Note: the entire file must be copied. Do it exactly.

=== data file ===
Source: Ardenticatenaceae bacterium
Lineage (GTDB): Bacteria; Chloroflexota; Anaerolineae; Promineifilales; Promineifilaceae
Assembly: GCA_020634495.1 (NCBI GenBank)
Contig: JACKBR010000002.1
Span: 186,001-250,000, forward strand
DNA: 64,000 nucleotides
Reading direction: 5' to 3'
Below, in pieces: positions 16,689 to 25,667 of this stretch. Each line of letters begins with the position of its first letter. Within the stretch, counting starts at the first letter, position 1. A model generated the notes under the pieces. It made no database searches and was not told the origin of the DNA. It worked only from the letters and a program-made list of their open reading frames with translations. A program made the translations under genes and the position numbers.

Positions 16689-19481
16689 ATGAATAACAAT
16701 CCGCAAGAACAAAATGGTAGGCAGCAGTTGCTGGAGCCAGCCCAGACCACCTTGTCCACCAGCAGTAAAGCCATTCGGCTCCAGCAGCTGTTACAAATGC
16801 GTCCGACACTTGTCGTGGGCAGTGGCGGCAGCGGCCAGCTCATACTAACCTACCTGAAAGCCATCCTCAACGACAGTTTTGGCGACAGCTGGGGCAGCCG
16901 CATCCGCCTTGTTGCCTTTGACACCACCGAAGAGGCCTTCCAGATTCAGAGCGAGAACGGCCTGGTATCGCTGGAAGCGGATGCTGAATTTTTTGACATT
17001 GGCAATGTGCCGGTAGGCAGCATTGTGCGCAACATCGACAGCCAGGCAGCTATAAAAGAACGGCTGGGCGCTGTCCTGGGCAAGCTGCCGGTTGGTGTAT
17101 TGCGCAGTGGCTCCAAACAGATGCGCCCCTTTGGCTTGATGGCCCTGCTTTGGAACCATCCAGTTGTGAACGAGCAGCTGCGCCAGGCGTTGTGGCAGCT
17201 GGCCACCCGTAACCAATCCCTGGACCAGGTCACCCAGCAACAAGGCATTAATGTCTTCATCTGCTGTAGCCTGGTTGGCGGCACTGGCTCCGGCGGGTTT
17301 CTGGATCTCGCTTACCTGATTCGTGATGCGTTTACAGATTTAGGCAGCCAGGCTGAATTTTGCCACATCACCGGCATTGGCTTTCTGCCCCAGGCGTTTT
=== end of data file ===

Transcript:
Source: Ardenticatenaceae bacterium
Lineage (GTDB): Bacteria; Chloroflexota; Anaerolineae; Promineifilales; Promineifilaceae
Assembly: GCA_020634495.1 (NCBI GenBank)
Contig: JACKBR010000002.1
Span: 186,001-250,000, forward strand
DNA: 64,000 nucleotides
Reading direction: 5' to 3'
Below, in pieces: positions 16,689 to 25,667 of this stretch. Each line of letters begins with the position of its first letter. Within the stretch, counting starts at the first letter, position 1. A model generated the notes under the pieces. It made no database searches and was not told the origin of the DNA. It worked only from the letters and a program-made list of their open reading frames with translations. A program made the translations under genes and the position numbers.

Positions 16689-19481
16689 ATGAATAACAAT
16701 CCGCAAGAACAAAATGGTAGGCAGCAGTTGCTGGAGCCAGCCCAGACCACCTTGTCCACCAGCAGTAAAGCCATTCGGCTCCAGCAGCTGTTACAAATGC
16801 GTCCGACACTTGTCGTGGGCAGTGGCGGCAGCGGCCAGCTCATACTAACCTACCTGAAAGCCATCCTCAACGACAGTTTTGGCGACAGCTGGGGCAGCCG
16901 CATCCGCCTTGTTGCCTTTGACACCACCGAAGAGGCCTTCCAGATTCAGAGCGAGAACGGCCTGGTATCGCTGGAAGCGGATGCTGAATTTTTTGACATT
17001 GGCAATGTGCCGGTAGGCAGCATTGTGCGCAACATCGACAGCCAGGCAGCTATAAAAGAACGGCTGGGCGCTGTCCTGGGCAAGCTGCCGGTTGGTGTAT
17101 TGCGCAGTGGCTCCAAACAGATGCGCCCCTTTGGCTTGATGGCCCTGCTTTGGAACCATCCAGTTGTGAACGAGCAGCTGCGCCAGGCGTTGTGGCAGCT
17201 GGCCACCCGTAACCAATCCCTGGACCAGGTCACCCAGCAACAAGGCATTAATGTCTTCATCTGCTGTAGCCTGGTTGGCGGCACTGGCTCCGGCGGGTTT
17301 CTGGATCTCGCTTACCTGATTCGTGATGCGTTTACAGATTTAGGCAGCCAGGCTGAATTTTGCCACATCACCGGCATTGGCTTTCTGCCCCAGGCGTTTT